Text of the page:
Holes, p.5
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       Holes, p.5

         Part #1 of Holes series by Louis Sachar
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  “What do you want to do with your life?” Mr. Pendanski asked him.

  Zero’s mouth was shut tight. As he glared at Mr. Pendanski, his dark eyes seemed to expand.

  “What about it, Zero?” asked Mr. Pendanski. “What do you like to do?”

  “I like to dig holes.”

  13

  All too soon Stanley was back out on the lake, sticking his shovel into the dirt. X-Ray was right: the third hole was the hardest. So was the fourth hole. And the fifth hole. And the sixth, and the …

  He dug his shovel into the dirt.

  After a while he’d lost track of the day of the week, and how many holes he’d dug. It all seemed like one big hole, and it would take a year and a half to dig it. He guessed he’d lost at least five pounds. He figured that in a year and a half he’d be either in great physical condition, or else dead.

  He dug his shovel into the dirt.

  It couldn’t always be this hot, he thought. Surely it got cooler in December. Maybe then they froze.

  He dug his shovel into the dirt.

  His skin had gotten tougher. It didn’t hurt so much to hold the shovel.

  As he drank from his canteen he looked up at the sky. A cloud had appeared earlier in the day. It was the first cloud he could remember seeing since coming to Camp Green Lake.

  He and the other boys had been watching it all day, hoping it would move in front of the sun. Occasionally it got close, but it was just teasing them.

  His hole was waist deep. He dug his shovel into the dirt. As he dumped it out, he thought he saw something glisten as it fell onto the dirt pile. Whatever it was, it was quickly buried.

  Stanley stared at the pile a moment, unsure if he’d even seen it. Even if it was something, what good would it do him? He’d promised to give anything he found to X-Ray. It didn’t seem worth the effort to climb out of his hole to check it out.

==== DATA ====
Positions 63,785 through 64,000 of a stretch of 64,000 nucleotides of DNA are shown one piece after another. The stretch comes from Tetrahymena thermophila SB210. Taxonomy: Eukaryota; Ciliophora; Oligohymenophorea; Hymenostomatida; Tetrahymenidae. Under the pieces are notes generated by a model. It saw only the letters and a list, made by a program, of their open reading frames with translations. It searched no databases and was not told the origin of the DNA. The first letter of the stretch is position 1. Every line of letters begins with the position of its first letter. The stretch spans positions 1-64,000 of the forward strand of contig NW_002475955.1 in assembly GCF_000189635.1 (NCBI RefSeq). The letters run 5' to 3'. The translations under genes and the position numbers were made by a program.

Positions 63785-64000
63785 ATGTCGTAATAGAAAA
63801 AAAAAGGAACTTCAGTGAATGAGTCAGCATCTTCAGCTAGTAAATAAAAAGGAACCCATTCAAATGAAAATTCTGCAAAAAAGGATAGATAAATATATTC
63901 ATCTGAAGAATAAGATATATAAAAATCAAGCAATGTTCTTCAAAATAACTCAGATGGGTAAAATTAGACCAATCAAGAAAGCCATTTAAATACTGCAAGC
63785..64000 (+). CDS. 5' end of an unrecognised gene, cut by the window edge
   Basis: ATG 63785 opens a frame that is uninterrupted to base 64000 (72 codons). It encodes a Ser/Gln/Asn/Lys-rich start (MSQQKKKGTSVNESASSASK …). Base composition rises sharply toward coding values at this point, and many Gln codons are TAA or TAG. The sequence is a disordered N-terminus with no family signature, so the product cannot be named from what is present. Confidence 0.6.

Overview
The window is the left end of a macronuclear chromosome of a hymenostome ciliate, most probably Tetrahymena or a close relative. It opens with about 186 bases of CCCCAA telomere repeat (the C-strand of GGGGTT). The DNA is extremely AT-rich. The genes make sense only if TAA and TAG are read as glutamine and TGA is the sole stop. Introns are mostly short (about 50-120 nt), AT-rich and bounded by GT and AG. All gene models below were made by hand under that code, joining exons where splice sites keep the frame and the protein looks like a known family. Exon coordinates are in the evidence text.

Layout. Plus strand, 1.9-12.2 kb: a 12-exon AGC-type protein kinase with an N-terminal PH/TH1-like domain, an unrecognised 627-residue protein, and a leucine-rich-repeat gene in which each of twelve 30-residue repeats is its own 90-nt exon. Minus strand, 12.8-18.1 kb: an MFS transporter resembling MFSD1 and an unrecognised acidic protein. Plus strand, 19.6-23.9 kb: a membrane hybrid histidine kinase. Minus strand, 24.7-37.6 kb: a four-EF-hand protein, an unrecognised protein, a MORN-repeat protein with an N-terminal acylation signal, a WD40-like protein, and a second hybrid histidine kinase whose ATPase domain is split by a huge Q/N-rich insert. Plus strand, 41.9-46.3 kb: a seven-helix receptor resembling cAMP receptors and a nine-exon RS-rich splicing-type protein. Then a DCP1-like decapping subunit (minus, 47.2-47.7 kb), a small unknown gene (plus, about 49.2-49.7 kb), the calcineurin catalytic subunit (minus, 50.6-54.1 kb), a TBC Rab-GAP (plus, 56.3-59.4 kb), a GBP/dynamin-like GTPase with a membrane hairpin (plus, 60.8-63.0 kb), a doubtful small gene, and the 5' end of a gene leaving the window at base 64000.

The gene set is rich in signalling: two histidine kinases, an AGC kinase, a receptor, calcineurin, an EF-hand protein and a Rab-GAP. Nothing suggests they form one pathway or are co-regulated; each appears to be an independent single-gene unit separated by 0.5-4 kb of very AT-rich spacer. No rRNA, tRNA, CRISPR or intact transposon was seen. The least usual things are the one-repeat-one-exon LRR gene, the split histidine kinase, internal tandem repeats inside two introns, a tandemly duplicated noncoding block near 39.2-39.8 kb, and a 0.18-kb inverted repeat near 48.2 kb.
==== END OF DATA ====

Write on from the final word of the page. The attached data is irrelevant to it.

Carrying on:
He glanced up at the cloud, which was close enough to the sun that he had to squint to look at it.

  He dug his shovel back into the earth, scooped out some dirt, and lifted it over his dirt pile. But instead of dumping it there, he tossed it off to the side. His curiosity had gotten the better of him.

  He climbed up out of his hole and sifted his fingers through the pile. He felt something hard and metallic.

  He pulled it out. It was a gold tube, about as long and as wide as the second finger on his right hand. The tube was open at one end and closed at the other.

  He used a few drops of his precious water to clean it.

  There seemed to be some kind of design on the flat, closed end. He poured a few more drops of water on it and rubbed it on the inside of his pants pocket.

  He looked again at the design engraved into the flat bottom of the tube. He could see an outline of a heart, with the letters K B etched inside it.

  He tried to figure out some way that he wouldn’t have to give it to X-Ray. He could just keep it, but that wouldn’t do him any good. He wanted a day off.

  He looked at the large piles of dirt near where X-Ray was digging. X-Ray was probably almost finished for the day. Getting the rest of the day off would hardly do him much good. X-Ray would first have to show the tube to Mr. Sir or Mr. Pendanski, who would then have to show it to the Warden. By then X-Ray might be done anyway.